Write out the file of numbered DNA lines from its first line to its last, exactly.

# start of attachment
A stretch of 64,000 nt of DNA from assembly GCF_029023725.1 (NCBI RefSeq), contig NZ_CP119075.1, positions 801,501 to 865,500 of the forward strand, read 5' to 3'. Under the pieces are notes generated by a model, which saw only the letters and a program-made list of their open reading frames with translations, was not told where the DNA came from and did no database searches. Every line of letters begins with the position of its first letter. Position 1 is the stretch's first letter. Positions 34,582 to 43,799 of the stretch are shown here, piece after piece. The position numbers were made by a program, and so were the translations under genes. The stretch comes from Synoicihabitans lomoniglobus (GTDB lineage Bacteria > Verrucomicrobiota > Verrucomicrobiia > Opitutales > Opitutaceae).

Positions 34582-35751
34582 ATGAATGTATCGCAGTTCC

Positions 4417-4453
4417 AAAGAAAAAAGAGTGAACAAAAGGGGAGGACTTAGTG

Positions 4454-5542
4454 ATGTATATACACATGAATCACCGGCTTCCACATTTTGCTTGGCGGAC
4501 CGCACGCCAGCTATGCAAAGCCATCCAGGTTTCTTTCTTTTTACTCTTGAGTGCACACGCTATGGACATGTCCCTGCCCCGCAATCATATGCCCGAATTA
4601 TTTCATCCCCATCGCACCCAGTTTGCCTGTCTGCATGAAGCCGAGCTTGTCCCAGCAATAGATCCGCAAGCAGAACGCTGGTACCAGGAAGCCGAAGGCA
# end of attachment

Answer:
A stretch of 64,000 nt of DNA from assembly GCF_029023725.1 (NCBI RefSeq), contig NZ_CP119075.1, positions 801,501 to 865,500 of the forward strand, read 5' to 3'. Under the pieces are notes generated by a model, which saw only the letters and a program-made list of their open reading frames with translations, was not told where the DNA came from and did no database searches. Every line of letters begins with the position of its first letter. Position 1 is the stretch's first letter. Positions 34,582 to 43,799 of the stretch are shown here, piece after piece. The position numbers were made by a program, and so were the translations under genes. The stretch comes from Synoicihabitans lomoniglobus (GTDB lineage Bacteria > Verrucomicrobiota > Verrucomicrobiia > Opitutales > Opitutaceae).

Positions 34582-35751
34582 ATGAATGTATCGCAGTTCC

Positions 4417-4453
4417 AAAGAAAAAAGAGTGAACAAAAGGGGAGGACTTAGTG

Positions 4454-5542
4454 ATGTATATACACATGAATCACCGGCTTCCACATTTTGCTTGGCGGAC
4501 CGCACGCCAGCTATGCAAAGCCATCCAGGTTTCTTTCTTTTTACTCTTGAGTGCACACGCTATGGACATGTCCCTGCCCCGCAATCATATGCCCGAATTA
4601 TTTCATCCCCATCGCACCCAGTTTGCCTGTCTGCATGAAGCCGAGCTTGTCCCAGCAATAGATCCGCAAGCAGAACGCTGGTACCAGGAAGCCGAAGGCA